The New Gender Divide in Education
Measured in the most common metric — average years of schooling — the industrialized world essentially closed the gender gap in education in the 1960s. And that has made a huge difference: about half of the economic growth in OECD countries over the past 50 years has been due to increased educational attainment, and mainly among women. But women still earn 15 percent less than men, on average in OECD countries, and 20 percent less among workers at the top of the pay scale. Some people are quick to say that this is about men and women doing similar work for different pay, but another factor is that men and women pursue different careers. And as our new report “The ABC of Gender Equality in Education: Aptitude, Behaviour, Confidence” suggests, those career choices may be made much earlier than commonly thought.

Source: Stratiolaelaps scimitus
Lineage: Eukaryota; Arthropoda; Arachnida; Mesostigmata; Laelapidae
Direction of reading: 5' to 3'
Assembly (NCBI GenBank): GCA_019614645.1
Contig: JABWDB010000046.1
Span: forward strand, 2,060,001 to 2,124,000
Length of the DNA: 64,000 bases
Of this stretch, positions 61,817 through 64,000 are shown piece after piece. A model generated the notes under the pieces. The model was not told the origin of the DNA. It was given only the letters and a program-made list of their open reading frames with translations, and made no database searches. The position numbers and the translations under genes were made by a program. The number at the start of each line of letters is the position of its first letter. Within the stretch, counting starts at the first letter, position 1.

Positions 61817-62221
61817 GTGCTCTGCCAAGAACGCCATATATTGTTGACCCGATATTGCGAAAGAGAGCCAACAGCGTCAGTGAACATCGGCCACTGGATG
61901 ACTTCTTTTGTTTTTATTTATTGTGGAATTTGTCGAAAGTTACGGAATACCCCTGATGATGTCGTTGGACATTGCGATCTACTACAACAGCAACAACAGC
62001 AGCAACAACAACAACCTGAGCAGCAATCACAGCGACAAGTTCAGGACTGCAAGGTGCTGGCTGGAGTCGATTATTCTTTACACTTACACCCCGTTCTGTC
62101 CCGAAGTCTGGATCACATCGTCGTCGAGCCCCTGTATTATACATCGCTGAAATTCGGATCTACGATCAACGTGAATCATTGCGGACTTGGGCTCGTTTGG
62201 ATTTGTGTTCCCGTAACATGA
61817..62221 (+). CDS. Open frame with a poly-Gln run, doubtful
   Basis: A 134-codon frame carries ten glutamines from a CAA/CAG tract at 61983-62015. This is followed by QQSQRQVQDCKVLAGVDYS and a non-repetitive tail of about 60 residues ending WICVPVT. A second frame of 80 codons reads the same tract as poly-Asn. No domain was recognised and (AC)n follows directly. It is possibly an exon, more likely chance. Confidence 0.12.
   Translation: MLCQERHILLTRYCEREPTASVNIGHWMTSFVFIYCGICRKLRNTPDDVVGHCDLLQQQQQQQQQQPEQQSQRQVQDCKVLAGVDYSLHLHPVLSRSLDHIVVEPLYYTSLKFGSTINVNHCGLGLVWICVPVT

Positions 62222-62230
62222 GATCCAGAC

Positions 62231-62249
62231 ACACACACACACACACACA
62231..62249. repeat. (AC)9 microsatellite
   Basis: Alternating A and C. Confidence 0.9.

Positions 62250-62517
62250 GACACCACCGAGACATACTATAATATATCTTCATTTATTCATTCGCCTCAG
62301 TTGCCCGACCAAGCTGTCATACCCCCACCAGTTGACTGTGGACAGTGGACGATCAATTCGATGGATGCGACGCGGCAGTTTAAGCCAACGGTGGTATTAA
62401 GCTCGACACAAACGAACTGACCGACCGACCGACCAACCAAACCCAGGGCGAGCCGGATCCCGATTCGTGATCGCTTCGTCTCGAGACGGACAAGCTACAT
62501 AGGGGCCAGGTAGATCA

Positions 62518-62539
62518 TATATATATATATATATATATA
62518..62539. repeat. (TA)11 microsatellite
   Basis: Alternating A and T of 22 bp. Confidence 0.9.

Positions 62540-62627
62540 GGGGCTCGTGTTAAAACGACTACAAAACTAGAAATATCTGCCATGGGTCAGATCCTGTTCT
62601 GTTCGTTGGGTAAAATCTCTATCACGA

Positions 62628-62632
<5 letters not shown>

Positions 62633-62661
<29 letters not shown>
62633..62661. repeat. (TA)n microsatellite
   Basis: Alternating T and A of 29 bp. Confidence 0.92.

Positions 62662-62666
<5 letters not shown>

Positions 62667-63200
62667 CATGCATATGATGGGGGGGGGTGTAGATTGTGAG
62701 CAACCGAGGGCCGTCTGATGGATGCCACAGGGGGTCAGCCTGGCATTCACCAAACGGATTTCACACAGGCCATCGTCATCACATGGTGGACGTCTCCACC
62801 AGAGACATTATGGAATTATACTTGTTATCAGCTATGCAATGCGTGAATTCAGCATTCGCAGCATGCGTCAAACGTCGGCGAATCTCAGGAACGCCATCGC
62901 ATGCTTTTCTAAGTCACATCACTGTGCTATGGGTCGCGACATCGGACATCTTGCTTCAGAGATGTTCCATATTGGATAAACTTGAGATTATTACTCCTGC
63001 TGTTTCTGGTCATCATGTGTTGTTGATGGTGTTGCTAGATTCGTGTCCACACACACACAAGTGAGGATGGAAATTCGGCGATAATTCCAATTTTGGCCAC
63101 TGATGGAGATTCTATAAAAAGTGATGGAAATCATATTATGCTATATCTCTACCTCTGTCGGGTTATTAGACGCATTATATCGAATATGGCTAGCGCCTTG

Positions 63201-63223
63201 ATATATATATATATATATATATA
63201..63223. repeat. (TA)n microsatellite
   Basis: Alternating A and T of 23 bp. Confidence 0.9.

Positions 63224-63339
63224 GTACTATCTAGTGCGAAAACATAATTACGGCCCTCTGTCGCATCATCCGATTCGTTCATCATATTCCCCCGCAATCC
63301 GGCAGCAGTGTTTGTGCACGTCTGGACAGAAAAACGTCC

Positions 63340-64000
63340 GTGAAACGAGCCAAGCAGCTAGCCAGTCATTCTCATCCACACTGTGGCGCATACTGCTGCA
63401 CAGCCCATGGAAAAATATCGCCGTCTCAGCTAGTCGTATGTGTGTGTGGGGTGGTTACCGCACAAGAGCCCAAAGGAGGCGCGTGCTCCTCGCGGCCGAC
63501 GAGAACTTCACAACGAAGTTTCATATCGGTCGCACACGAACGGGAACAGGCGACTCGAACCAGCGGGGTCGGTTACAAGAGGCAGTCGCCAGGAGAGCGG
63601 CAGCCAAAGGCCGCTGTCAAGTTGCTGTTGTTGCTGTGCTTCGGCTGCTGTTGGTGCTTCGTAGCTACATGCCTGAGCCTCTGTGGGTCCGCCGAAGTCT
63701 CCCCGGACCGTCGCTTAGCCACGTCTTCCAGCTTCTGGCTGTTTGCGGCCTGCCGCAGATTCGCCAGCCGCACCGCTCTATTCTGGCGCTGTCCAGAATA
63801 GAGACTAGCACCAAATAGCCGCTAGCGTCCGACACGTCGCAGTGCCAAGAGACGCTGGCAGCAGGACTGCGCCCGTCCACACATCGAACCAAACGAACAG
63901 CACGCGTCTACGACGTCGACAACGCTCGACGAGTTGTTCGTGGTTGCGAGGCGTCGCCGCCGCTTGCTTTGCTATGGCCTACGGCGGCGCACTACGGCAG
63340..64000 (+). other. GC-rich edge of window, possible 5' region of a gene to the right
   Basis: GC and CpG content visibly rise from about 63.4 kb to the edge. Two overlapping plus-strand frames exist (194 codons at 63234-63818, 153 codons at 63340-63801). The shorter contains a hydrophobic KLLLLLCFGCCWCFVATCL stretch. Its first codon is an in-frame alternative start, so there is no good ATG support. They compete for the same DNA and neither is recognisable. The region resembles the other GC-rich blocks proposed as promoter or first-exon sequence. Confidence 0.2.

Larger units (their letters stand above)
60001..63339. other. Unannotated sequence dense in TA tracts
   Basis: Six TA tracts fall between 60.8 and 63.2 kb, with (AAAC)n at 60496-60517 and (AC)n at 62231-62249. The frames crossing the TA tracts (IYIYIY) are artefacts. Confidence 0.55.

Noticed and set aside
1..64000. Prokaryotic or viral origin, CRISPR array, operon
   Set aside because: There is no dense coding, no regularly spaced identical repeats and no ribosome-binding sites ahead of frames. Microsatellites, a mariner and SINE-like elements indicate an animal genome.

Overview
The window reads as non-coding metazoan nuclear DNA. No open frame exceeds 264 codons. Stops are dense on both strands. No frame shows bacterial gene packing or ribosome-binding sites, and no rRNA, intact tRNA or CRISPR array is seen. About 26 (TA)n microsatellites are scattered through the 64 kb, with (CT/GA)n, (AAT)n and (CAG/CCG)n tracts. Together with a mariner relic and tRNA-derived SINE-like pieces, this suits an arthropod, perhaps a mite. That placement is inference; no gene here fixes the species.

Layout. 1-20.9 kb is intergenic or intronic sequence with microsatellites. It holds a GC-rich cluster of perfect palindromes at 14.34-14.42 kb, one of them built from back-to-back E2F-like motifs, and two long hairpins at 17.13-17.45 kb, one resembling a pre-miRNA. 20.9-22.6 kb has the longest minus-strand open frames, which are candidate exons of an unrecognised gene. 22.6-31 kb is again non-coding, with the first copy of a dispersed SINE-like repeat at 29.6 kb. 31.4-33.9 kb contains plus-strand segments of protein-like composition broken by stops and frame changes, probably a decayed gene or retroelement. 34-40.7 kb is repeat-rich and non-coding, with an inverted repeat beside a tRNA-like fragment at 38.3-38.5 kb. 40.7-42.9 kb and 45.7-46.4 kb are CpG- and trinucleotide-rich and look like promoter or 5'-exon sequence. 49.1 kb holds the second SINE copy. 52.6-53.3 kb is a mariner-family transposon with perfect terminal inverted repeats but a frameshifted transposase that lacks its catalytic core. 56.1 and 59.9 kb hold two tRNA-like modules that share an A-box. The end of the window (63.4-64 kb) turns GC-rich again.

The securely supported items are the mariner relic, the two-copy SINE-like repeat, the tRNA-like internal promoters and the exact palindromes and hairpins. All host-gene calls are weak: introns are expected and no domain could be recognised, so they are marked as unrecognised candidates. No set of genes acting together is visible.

The report finds that, even though boys and girls show similar performance on the PISA science test, on average across OECD countries, less than 5 percent of 15-year-old girls contemplate pursuing a career in engineering or computing, while 20 percent of boys do (it’s almost exactly the other way round when it comes to health services). Gender differences —> Read More Here